After Jhon Currin’s and Glenn Brown’s monographic retrospectives, the Bardini Museum in Florence will host Senza Data, Luca Pignatelli’s (Milan, 1962) personal exhibition curated by Sergio Risaliti. The event – from January 26 to March 25 –, patronized by the City of Florence, coordinated by MUS.E in collaboration with Poggiali Gallery in Florence, launches a new course of exhibitions scientifically conceived by the Museo Novecento and realized in the outdoor spaces of Santa Maria Novella square.
“Bardini Museum is one of the cultural sites that the administration intends to promote – says the Mayor of Florence, Dario Nardella –, a space chosen in recent years for great retrospectives such as John Currin’s and Glenn Brown’s. Therefore, it’s a pleasure to find here again Luca Pignatelli’s works, already exhibited in Florence in 2015, with a reflection on time and a great experimentation on materials, together with an original set-up specifically conceived for the halls of the museum.
The enhancement of the antique and present heritage, mixed with the Contemporary and the Future, is one of the main guidelines to lead Florence and its historical, artistic and cultural sites fully into the new century”.
After a little more than three years from “Migranti”, Luca Pignatelli’s solo exhibition at the Chimney Room in the Uffizi Gallery, the artist is back in Florence for another exhibition that witnesses the inverse movement through Historical Time that Pignatelli operates in comparison to those who cite the past with academic nostalgia.
Bardini Museum will host, along with a series of works on tarpaulin, wood, paper and iron, some of the latest pieces from Luca Pignatelli’s production: large paintings on Persian carpets from the beginning of the Twentieth Century, coherently associated to the wide and relevant collection of antique carpets of the Museum, which includes a textile artifact employed during Hitler’s first visit to Florence in 1938.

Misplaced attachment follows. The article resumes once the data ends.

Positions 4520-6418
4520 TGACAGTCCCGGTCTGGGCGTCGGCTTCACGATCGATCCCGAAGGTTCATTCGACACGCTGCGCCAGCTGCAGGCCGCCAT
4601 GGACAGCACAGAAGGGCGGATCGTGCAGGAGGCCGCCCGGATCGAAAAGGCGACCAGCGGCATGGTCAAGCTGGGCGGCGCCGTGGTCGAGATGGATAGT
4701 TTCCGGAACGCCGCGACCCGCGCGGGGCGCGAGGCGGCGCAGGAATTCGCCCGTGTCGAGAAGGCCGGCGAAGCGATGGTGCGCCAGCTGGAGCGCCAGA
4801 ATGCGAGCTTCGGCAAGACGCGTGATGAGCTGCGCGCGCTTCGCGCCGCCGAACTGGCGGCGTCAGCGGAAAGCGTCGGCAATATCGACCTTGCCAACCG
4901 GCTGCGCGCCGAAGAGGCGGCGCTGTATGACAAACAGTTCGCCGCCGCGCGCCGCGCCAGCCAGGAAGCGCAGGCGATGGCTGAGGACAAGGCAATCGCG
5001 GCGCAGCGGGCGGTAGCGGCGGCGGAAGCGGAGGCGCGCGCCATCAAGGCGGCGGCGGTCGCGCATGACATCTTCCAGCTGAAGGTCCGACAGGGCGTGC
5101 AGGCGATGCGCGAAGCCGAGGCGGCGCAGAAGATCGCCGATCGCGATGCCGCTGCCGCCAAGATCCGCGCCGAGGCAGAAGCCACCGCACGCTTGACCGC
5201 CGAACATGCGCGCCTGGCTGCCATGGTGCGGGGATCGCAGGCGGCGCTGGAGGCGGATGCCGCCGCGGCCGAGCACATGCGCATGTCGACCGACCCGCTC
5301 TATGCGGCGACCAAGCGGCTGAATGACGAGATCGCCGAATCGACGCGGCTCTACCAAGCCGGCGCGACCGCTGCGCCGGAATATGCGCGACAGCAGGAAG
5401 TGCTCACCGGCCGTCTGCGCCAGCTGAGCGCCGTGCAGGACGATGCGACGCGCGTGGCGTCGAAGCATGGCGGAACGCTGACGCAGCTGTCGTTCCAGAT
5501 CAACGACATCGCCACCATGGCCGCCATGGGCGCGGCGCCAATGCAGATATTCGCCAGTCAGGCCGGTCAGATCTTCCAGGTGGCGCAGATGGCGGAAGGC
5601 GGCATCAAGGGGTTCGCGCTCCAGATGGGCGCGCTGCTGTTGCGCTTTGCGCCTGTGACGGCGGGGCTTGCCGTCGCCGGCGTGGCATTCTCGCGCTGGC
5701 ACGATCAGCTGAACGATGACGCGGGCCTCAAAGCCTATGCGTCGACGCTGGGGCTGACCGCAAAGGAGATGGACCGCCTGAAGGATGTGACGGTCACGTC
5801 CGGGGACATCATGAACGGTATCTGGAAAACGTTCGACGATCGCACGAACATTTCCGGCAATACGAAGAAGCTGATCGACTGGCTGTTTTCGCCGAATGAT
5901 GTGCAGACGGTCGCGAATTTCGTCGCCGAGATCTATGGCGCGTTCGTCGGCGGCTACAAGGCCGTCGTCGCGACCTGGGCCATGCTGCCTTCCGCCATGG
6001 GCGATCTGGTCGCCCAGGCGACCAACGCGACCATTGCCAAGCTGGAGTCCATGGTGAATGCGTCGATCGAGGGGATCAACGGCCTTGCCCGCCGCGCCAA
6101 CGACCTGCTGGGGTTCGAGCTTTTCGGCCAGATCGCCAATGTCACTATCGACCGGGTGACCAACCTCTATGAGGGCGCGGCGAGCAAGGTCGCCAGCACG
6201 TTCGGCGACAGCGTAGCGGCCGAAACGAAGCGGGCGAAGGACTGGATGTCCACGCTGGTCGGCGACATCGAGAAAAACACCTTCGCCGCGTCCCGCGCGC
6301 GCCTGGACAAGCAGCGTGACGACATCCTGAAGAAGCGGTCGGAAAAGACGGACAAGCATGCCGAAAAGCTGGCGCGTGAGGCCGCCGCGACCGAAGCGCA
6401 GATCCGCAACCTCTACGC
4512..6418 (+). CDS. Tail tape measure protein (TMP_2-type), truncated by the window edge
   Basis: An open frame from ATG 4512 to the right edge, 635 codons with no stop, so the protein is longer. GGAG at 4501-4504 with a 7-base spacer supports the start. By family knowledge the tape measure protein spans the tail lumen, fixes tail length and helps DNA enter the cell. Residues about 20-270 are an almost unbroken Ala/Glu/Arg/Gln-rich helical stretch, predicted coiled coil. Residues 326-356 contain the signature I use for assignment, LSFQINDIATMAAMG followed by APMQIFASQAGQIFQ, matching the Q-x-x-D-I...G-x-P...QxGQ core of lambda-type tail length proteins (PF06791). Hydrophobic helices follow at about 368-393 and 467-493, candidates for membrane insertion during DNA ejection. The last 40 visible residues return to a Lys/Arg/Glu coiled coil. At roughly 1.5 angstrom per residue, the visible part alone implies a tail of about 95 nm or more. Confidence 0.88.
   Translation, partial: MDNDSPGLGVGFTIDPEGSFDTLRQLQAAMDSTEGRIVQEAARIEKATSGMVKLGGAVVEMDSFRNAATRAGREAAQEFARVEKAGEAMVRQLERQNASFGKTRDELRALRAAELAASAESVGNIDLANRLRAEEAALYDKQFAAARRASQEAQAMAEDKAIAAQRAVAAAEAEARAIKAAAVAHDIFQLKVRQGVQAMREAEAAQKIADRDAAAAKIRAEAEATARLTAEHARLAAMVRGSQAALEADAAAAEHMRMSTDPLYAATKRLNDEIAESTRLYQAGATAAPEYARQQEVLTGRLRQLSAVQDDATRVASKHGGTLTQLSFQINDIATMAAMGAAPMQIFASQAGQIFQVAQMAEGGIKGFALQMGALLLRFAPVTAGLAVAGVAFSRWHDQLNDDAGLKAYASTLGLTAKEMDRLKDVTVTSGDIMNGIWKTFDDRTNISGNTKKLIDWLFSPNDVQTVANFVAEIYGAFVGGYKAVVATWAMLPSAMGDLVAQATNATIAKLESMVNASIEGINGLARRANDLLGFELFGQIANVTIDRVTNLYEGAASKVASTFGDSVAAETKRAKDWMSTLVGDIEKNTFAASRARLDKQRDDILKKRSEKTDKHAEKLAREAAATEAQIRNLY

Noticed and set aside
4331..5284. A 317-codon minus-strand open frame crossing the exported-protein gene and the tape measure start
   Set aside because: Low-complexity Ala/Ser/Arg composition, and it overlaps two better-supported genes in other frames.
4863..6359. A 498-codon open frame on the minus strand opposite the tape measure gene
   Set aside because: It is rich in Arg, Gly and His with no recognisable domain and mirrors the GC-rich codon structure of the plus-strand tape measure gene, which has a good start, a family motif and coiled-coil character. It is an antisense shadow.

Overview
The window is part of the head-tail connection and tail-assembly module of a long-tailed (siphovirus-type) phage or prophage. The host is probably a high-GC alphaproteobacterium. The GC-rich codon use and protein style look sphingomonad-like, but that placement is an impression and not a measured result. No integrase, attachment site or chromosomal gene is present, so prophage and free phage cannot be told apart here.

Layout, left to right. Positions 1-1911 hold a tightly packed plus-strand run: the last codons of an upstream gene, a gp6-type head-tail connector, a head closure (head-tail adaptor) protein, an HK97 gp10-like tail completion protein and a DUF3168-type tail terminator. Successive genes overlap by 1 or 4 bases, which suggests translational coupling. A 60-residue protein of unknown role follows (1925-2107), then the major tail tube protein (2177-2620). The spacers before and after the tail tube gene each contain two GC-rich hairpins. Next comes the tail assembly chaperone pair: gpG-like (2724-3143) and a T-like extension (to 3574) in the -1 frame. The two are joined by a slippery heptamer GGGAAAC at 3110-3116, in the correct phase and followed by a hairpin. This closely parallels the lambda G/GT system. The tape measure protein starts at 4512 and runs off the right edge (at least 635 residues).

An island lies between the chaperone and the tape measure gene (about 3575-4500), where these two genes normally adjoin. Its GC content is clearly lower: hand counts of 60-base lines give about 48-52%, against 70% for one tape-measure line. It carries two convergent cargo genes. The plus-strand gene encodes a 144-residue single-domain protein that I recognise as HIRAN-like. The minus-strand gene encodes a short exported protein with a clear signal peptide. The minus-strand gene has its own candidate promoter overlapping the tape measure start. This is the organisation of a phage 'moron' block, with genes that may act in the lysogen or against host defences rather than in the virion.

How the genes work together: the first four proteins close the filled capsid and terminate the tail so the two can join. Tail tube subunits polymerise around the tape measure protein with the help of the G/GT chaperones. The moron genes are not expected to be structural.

Furthermore, another group of artworks on paper will be presented to the public through a site-specific set-up that will include the frames and the furniture from the museum’s permanent collection.
“My research of these past years – the artist affirms – is about rethinking what time is compared to the image, to paintings. I believe that today it’s important to locate the image at the center of a reflection on memory and Bardini Museum is a symbol of this attitude, of a collection capable of representing a juxtaposition of ages and cultures. Through this exhibition I’d like to answer to a question: what stands in front of an image? To me, it’s a plurality of times, an assembly of misaligned and different temporalities”.
His paintings host antique iconographical materials that saved from oblivion, from fossilization, mass-production and fetishism, give back a contemporary language to classicism itself, as if that idea of classic never faded, nor perished, but still circulates among us as a real presence.
In other words, his repertoire is the one of an endless and timeless classicism, far from the mute and lifeless language of reproductions.
His figures located at the center of the representation space endure in a time constantly identical to the original and perpetually communicating to our uncertain condition of being, becoming and passing. A classicism that integrates and includes the archeology of contemporary, with its own metropolis, steam machines, the ones flying in gloomy skies, large ships that cut through the oceans.
One has the impression that Pignatelli knows how to collect images from iconographical repertoires in order to isolate icons, figures that have the strength of archetypes of the collective unconscious, which have settled not only in our visual memory, but in our feelings and our emotions as well.